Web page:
Am I 'Alcoholic'? Try My Test

Updated: Nov 10, 2019


I AM NOT OVER-EMOTIONAL!

If you've ever worried about your drinking, I invite you to try my foolproof and unassailable test.

 

Number of times googled Am I Alcoholic?

+ failed attempts to quit/moderate

x amount of blackouts this year

÷ number of alcoholic blood relations

= % likelihood of alcoholism. 


Over 30 = potential alcoholic

Over 50 = early stages of alcoholism

Over 60 = mid stage alcoholism

0ver 90 = late stage alcoholism

Over 100 = DTs, you're hallucinating this test, I'm sorry


So? What were your results? Are you alcoholic or not? 


YES OR NO?


This question had me flummoxed for months before I quit. If I think too hard about it now, it can flummox me still. (One... more... Google spiral.) Which is why I prefer to answer this question instead: does drinking get in the way of living the life I want?


I remember the first time I identified my own pattern of drinking as problematic. I was looking at an infographic I had found in an attempt to shame fix help a boyfriend whose drinking I was concerned about. On seeing my 'symptoms' I immediately disregarded the information as faulty.


Oh, this infographic thinks everyone's alcoholic, I thought. They should make different allowances for drinking people. 


I still counted my boyfriend's results as accurate. Naturally.


This was a year or two before I quit, when tiny darts of 'alcoholism' info had begun to puncture my beer-loving psyche, albeit in service of rescuing berating helping other people. At some point I'd heard that 'alcoholism' was progressive, a fact I was horrified by, and eager to disprove.


Because if it were true, pretty much everyone I loved was in mortal danger. 


Soon after, I found a copy of Alcoholics Anonymous in a charity shop, and ploughed through a chapter while my friend browsed for vintage clothes. 


"Why don't you get it?" she said, on noticing me, still absorbed in the little blue book twenty minutes later. 


I frowned at her. "Why should I read it?  I don't have the problem!"


Never mind that the chapter was gripping and I was hooked; I didn't need it. I was already firmly on the path of self-improvement: going to therapy, joining the gym, eating more vegetables. I was determined to drink less. Hadn't she been listening? I had been to yoga!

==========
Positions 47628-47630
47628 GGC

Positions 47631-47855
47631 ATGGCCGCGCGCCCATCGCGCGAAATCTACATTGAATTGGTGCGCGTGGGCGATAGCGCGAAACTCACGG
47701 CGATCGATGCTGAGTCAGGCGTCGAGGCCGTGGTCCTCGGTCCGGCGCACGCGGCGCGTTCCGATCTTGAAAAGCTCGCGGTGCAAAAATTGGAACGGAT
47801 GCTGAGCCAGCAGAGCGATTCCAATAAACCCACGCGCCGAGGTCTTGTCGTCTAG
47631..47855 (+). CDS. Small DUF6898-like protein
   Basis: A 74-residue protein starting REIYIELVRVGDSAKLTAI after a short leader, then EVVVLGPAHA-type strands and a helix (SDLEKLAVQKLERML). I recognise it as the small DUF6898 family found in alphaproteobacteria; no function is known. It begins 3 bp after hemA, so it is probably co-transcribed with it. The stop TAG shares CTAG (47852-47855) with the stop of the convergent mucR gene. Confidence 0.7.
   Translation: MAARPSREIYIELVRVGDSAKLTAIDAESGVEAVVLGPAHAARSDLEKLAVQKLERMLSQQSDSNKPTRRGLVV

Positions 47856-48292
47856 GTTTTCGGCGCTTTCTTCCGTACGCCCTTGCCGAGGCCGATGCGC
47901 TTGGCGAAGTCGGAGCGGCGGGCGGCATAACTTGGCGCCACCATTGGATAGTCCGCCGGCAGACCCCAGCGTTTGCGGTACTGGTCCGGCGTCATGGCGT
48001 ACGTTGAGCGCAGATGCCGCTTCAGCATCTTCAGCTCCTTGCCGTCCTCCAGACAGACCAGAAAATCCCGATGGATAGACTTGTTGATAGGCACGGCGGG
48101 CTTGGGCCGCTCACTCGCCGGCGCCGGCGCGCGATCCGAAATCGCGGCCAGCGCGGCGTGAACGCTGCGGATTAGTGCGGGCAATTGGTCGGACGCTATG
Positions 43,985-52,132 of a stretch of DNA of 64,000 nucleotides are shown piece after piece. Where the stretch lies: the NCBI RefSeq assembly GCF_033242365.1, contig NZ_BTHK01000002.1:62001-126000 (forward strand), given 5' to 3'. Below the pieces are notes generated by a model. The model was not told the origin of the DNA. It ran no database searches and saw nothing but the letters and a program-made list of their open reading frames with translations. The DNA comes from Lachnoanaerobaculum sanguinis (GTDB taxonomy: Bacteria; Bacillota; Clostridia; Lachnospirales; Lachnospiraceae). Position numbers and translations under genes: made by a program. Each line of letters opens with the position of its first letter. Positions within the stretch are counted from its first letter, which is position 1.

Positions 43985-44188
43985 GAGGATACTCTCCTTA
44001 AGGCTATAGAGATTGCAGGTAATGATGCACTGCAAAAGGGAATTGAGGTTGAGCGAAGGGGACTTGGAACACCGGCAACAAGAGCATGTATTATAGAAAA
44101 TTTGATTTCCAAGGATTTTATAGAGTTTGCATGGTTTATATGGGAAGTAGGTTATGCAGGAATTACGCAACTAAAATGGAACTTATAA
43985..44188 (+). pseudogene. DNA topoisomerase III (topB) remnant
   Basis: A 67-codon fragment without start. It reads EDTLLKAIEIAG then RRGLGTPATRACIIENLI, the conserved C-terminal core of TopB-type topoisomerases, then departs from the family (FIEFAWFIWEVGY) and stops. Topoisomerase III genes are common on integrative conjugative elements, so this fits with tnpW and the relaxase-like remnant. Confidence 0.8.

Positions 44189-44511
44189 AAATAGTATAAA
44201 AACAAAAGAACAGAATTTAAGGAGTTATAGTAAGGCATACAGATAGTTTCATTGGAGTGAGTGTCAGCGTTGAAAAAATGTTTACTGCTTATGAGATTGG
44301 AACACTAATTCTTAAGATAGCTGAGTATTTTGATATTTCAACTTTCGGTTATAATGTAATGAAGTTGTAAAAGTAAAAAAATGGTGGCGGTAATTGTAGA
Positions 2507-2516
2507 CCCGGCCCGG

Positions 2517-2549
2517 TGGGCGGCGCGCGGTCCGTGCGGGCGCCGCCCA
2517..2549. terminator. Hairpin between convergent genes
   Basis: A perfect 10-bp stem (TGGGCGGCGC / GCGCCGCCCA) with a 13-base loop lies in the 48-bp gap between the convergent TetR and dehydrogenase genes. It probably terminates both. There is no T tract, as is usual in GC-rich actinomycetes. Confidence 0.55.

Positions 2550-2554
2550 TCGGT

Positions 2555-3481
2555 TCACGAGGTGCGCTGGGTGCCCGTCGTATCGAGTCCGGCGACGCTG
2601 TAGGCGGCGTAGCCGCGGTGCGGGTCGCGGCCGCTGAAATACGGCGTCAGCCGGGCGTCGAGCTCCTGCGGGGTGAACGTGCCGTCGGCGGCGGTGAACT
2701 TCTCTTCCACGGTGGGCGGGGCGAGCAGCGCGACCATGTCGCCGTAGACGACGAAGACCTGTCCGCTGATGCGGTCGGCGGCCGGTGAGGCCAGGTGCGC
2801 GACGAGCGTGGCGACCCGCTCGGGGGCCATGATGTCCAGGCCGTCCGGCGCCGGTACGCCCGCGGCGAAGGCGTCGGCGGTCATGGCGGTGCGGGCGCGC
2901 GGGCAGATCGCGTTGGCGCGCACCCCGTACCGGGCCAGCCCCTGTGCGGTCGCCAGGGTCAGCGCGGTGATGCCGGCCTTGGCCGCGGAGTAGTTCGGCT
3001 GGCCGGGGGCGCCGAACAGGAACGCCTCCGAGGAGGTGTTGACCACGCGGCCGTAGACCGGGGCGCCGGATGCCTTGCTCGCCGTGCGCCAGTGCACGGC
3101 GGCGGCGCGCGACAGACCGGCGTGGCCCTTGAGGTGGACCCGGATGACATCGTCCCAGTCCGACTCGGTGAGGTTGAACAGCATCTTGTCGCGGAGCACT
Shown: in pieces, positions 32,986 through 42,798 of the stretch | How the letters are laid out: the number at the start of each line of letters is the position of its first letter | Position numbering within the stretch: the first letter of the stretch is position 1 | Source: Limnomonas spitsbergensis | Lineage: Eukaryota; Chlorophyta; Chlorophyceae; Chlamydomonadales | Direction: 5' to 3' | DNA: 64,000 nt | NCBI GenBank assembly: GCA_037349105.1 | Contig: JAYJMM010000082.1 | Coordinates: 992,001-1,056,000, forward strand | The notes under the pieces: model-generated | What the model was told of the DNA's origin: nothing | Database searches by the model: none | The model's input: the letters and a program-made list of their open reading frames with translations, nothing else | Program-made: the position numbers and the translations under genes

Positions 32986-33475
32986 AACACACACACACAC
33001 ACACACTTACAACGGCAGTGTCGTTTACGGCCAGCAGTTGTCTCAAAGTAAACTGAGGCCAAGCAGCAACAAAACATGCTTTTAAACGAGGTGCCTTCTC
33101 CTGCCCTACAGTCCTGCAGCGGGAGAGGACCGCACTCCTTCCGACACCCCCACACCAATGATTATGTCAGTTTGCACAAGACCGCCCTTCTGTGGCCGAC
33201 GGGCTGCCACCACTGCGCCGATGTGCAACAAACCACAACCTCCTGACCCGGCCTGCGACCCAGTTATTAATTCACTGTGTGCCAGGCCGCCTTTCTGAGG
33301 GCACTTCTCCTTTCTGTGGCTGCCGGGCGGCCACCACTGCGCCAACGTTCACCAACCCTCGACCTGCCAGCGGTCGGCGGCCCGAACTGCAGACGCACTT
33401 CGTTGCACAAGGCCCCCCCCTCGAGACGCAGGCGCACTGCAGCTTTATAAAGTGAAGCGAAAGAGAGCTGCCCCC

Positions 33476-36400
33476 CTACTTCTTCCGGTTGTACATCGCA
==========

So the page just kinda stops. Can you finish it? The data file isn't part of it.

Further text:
It was a frustrating, confusing, lonely time. Never had I been less enchanted by alcohol or more in its thrall. I was either committed to not drinking, sacking that off to drink or carefully consuming my daily allowance of white wine at home.


Alcohol had loomed large over my whole life, but somehow I'd never noticed its shadow before. Suddenly I could see how alcohol's shadow darkened everything.


After years of casual binge drinking my lack of control in this area of my life was beginning to spill into other areas, and failed attempts to drink more temperately were shaking my unquestioned faith that I could stop any time I liked.


"Despair is the belief that tomorrow will be just like today," theologian Rob Bell wrote, describing the way I've felt time and again in the worst cycles of my habit.


When I tried to control my drinking I didn't enjoy it, and when I enjoyed it, I couldn't control it. Worst of all, no matter how much I wanted to, I couldn't return to my old laissez-faire perspective or relaxed habit of drinking. Something was wrong and I couldn't ignore it. Thirst which had previously been unconscious, began to tug at me, an ache at the back of my throat. I noticed that I couldn't resist ordering beer even when I wanted to. I realised that I didn't particularly like the taste.


Pubs began to seem haunted, the act of lifting a glass again and again, spooky and never ending. Some internal ghost rising up to whisper: More.